There may be a few assessors observing your discussion and marking you on the specific criteria that they are looking for in the exercise. You will be given a time limit and may have to reach a decision within the allotted time.
Remember that there is usually no single ‘right’ decision. Your communication, persuasion and influencing skills will be assessed in these tasks.
Designated group roles
You will be given a particular role to play – which may be a manager within the organisation. You may be asked to negotiate with the others and present a case for your area of responsibility or department. There may be more of a win/lose situation here – but it will still be the quality and structure of your argument that is important
Practical team exercises
These are tasks where you are asked to work as a team to complete a task such as building a raft, constructing a model or a bridge from Lego. These exercises are more action-orientated and may be used to assess leadership, creativity, energy and focus.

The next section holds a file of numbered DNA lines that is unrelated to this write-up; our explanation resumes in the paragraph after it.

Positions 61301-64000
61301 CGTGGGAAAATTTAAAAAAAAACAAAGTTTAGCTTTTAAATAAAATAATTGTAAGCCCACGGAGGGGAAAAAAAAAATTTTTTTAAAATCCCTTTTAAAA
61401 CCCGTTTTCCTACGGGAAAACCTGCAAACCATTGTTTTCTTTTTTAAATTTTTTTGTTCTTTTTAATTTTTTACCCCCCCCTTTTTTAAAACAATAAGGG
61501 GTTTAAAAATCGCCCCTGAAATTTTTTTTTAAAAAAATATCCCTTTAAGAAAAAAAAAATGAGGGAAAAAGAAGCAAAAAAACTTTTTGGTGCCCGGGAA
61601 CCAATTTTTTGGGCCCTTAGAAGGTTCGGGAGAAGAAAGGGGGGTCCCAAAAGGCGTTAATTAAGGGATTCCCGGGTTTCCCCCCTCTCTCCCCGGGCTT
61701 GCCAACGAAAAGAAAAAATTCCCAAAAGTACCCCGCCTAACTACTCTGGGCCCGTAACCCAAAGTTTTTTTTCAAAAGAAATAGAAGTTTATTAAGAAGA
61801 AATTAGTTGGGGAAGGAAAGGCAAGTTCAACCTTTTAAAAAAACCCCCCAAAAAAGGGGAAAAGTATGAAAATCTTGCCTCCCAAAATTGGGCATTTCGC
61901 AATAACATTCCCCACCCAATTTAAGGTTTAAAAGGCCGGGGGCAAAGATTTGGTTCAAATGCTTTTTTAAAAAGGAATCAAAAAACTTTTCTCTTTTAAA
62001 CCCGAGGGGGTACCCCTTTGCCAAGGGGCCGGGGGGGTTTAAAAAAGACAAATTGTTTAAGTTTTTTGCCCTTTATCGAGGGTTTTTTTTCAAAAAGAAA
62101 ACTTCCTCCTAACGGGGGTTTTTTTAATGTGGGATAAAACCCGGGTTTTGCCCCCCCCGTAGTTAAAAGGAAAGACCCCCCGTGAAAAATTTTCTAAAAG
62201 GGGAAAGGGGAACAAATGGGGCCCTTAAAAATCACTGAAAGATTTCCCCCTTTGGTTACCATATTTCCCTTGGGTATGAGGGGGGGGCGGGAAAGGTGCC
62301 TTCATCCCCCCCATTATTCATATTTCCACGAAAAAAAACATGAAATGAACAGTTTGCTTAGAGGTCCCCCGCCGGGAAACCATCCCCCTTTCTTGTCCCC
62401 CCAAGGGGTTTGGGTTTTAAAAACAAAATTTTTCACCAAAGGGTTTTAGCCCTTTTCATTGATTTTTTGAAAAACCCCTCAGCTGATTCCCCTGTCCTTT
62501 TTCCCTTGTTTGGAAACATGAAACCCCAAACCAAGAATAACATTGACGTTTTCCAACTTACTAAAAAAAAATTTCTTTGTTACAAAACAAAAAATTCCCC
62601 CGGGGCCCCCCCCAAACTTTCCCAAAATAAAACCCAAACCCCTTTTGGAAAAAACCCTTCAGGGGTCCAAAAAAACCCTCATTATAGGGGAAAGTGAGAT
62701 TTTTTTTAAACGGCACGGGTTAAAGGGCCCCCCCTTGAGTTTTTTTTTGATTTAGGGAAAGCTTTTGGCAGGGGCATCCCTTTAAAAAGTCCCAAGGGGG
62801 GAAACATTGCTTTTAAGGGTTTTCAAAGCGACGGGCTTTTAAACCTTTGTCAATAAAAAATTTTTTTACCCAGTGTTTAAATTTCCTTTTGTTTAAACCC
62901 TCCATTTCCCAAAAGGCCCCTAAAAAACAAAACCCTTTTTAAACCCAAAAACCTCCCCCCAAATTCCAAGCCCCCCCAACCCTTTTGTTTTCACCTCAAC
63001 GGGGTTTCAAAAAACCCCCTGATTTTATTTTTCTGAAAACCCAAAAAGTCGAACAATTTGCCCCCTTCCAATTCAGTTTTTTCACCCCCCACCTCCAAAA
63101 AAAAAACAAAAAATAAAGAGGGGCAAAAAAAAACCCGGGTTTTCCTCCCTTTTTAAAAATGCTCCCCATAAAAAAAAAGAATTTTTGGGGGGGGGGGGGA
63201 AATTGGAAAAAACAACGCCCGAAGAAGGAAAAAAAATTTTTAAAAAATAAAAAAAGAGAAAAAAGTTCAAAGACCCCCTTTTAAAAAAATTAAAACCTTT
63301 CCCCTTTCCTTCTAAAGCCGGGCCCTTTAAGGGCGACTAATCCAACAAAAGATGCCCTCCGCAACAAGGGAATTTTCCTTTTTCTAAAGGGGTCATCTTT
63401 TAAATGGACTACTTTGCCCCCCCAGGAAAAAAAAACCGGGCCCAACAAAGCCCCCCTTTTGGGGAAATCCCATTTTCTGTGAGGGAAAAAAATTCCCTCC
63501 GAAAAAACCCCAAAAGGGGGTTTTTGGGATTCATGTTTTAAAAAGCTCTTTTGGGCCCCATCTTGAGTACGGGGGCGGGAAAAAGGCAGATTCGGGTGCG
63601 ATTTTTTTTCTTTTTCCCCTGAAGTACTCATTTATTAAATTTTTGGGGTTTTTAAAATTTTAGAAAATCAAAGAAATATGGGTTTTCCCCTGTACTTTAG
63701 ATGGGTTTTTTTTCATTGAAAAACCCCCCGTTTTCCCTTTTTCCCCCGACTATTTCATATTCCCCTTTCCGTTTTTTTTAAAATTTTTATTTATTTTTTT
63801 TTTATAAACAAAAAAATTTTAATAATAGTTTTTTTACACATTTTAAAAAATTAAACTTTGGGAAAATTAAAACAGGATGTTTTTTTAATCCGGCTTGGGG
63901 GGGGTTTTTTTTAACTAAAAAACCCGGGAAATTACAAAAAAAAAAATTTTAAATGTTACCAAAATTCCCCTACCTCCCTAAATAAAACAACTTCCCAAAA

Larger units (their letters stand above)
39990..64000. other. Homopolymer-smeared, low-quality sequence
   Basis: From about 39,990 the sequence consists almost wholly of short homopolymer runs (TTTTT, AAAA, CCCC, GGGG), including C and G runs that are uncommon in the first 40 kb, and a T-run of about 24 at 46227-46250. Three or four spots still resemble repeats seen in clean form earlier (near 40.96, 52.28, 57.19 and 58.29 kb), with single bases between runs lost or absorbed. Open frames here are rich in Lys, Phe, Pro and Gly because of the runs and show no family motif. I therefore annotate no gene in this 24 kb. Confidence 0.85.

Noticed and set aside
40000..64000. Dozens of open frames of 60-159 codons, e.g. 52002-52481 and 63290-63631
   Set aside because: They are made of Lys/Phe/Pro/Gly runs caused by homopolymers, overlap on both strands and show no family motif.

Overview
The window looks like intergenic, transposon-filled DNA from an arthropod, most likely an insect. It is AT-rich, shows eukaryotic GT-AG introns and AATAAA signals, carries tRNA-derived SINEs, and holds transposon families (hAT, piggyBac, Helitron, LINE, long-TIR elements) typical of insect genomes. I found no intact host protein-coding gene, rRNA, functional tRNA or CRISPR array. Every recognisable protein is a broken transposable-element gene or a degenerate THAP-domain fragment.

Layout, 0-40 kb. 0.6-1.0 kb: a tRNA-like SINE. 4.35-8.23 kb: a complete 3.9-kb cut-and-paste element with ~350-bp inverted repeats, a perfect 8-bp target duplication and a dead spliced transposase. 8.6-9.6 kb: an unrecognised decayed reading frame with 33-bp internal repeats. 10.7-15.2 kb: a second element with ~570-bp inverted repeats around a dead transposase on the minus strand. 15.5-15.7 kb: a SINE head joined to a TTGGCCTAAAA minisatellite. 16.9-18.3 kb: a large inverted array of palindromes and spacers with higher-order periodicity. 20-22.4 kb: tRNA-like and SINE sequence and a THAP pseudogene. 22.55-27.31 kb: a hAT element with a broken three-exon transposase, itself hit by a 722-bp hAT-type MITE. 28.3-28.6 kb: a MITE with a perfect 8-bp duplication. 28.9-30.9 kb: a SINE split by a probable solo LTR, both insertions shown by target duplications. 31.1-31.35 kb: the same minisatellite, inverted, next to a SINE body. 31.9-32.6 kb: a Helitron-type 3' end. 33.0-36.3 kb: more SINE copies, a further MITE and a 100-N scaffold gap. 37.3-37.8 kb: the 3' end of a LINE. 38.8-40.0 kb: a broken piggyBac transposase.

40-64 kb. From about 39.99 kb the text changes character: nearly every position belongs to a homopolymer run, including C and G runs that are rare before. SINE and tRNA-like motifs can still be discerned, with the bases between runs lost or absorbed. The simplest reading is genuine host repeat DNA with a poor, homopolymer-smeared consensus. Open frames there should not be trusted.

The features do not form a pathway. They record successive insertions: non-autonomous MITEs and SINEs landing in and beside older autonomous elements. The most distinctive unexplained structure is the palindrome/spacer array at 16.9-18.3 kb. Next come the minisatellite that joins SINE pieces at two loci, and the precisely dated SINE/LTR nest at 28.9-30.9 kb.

Carefully read instructions given to you, formulate a plan and decide on the group's priorities
- Ensure the group keeps on task and to time
- Be assertive to get your views across but not overbearing, be diplomatic
- Assessors are interested in the quality of your ideas, not the quantity
- Actively listen by making eye contact, nodding or reiterating other group member's ideas
- Use your body language to provide evidence of being engaged and interested
- Respond constructively to your fellow candidates’ ideas
- Be inclusive – all members of the group should have their chance to input, show you recognise this by actively listening to the louder members and then directly asking the quieter members for their input
- Make sure that you know the competencies that the employers are looking for; how do these relate to the group exercise?
- Read the brief carefully make sure that you understand the tasks and have a rough outline of how you want to move forward.
- Keep up to date with current affairs – this will help you if you are given a more general issue to discuss
- Try not to get diverted into a side issue; keep reminding yourself of the main focus of the discussion
- Prospects - Interview tests and exercises: group activities
- Target Jobs - Group exercises: what to expect